Down to the
Specular microscopy can monitor corneal health to the cellular level.
BY P. DOUGLAS BECHERER, O.D., F.A.A.O.
Here's a twist on an old adage -- "If the corneal endothelium ain't happy, then nobody's happy."
But what's the best way to examine this sensitive area? This month's article will suggest a new answer to that question.
You can clinically evaluate the endothelium with Konan Medical's SP-4000 Cell
A new option
Since the early 1980s, research has indicated that endothelial changes occur with long-term contact lens wear. Chronic hypoxia can disturb endothelial cellular function, resulting in polymegathism and pleomorphism and causing abnormalities in pumping functions as well.
As you know, the ramifications of an unhealthy endothelial layer are especially alarming when you're prescribing 30-day extended wear lenses, recommending refractive surgery or considering corneal remolding procedures such as orthokeratology for your patients.
We've known this information for decades, but because only trained technicians with special equipment could photograph the endothelium, the information remained merely theoretical. Today, however, we can clinically evaluate this important corneal layer effortlessly in our offices by using Konan Medical Corporation's SP-4000 Cell Check.
A deeper look
This relatively low-cost, simple-to-use, specular microscope allows for examination of the cornea to the cellular level. You can instantly view the endothelium down to the nucleus on the monitor, or print a hard copy to use for baseline information or along with therapeutic care.
Here's how it works: The patient aligns his eye in front of a hole, with or without contact lenses. The technician views the eye on the monitor, asks the patient to hold the eye open and presses the mouse button. The instrument self aligns and takes a picture that instantly appears on the monitor.
For an endothelial cell count, click the mouse on two cells, which creates a box. Then click on each nucleus in the box, and the software estimates the number of cells.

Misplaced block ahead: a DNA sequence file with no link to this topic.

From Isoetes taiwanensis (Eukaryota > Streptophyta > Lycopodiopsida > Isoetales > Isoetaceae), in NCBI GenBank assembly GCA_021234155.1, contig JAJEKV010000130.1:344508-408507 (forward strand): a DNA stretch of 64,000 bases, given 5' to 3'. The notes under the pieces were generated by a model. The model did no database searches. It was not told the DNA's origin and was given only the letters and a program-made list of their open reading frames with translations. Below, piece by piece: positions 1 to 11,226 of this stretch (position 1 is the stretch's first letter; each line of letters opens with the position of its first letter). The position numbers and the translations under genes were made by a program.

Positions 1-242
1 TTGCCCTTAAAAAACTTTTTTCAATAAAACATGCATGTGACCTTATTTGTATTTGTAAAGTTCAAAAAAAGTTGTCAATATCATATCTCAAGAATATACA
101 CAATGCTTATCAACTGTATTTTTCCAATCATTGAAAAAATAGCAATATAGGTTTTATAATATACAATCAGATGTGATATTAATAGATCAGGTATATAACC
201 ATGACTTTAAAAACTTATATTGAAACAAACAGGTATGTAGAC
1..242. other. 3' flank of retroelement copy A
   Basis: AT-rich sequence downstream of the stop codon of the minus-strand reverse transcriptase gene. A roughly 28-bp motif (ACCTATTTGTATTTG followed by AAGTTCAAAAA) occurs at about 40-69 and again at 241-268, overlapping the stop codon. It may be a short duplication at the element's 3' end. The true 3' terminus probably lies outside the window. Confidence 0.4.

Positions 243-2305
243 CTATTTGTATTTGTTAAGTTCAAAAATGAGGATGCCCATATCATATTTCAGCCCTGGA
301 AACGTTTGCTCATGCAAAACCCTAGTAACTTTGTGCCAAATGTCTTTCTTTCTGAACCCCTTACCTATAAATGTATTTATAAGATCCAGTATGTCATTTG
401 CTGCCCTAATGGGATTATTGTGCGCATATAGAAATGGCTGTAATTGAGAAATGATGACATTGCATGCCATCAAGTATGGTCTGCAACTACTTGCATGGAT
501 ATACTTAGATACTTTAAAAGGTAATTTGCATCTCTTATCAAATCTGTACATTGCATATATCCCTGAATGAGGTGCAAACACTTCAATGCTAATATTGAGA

The cell count and appearance allow you to better understand the corneal health and determine whether the patient's contact lenses meet the requirements for a healthy cornea. You can also make informed decisions about whether the patient needs to undergo refractive surgery or orthokeratology and about the best treatment of traumatic injury or glaucoma.
|A LOOK INSIDE
DR. BECHERER'S PRACTICE
Location: Belleville & Fairview Heights, Ill.
Years in Practice: 25
Number of staff: 14
Use of direct-from-manufacturer contact lens delivery? Strongly
supports and encourages it.
Percent of practice based on
contact lens patients: More than 70% (even chronic problems such as glaucoma are or have been
contact lens patients).
How often do you see your contact lens patients? Annually or
bi-annually, depending on the risks.
They love it
Patient response to the SP-4000 Cell Check in my office has been even more enthusiastic than when we introduced retinal photography or corneal topography. Most patients understand our basic explanation of the appearance of their endothelium.
Before performing the procedure, we explain that we'll be examining their cornea "down to the cellular level." We quickly show them the "Cornea and Contact Lens Unit" (CCLU) chart that hangs in every exam room, illustrating endotheliums from those that are healthy (Grade I) to those with significant polymegathism (Grade IV).
Rather than trying to explain why we should refit a patient into a lens made of a better material, we can actually show that patient her own endothelial cells and explain the importance of a lens that offers her cornea more oxygen. She can also more easily see for herself the importance of scheduled, routine office visits to monitor the health of her cornea.
The bottom line
Using an SP-4000 Cell Check can also boost the financial health of your practice. Although there's no established fee, charging $10 per eye would generate a profit even if your technician examined only 10 patients per week. And because this procedure discerns whether the endothelial layer is improving, you may need multiple checks after initiating therapy to monitor the layer's progress. More importantly, you can demonstrate to the patient a concrete reason why he should upgrade to a better lens material and design, which will benefit both him and your practice.
But most important of all, the SP-400 Cell Check can increase your confidence that you've ensured proper care for your patients, and that's priceless.
DR. BECHERER IS CHAIRMAN OF THE AMERICAN OPTOMETRIC ASSOCIATION CONTACT LENS & CORNEA SECTION. HE'S ALSO A CONSULTANT FOR KONAN MEDICAL AND FOR SEVERAL CONTACT LENS COMPANIES. HE HAS COMPLETED MORE THAN 50 CLINICAL RESEARCH PROGRAMS FOR CONTACT LENS COMPANIES AND HE LECTURES AND PUBLISHES EXTENSIVELY.
Optometric Management, Issue: December 2001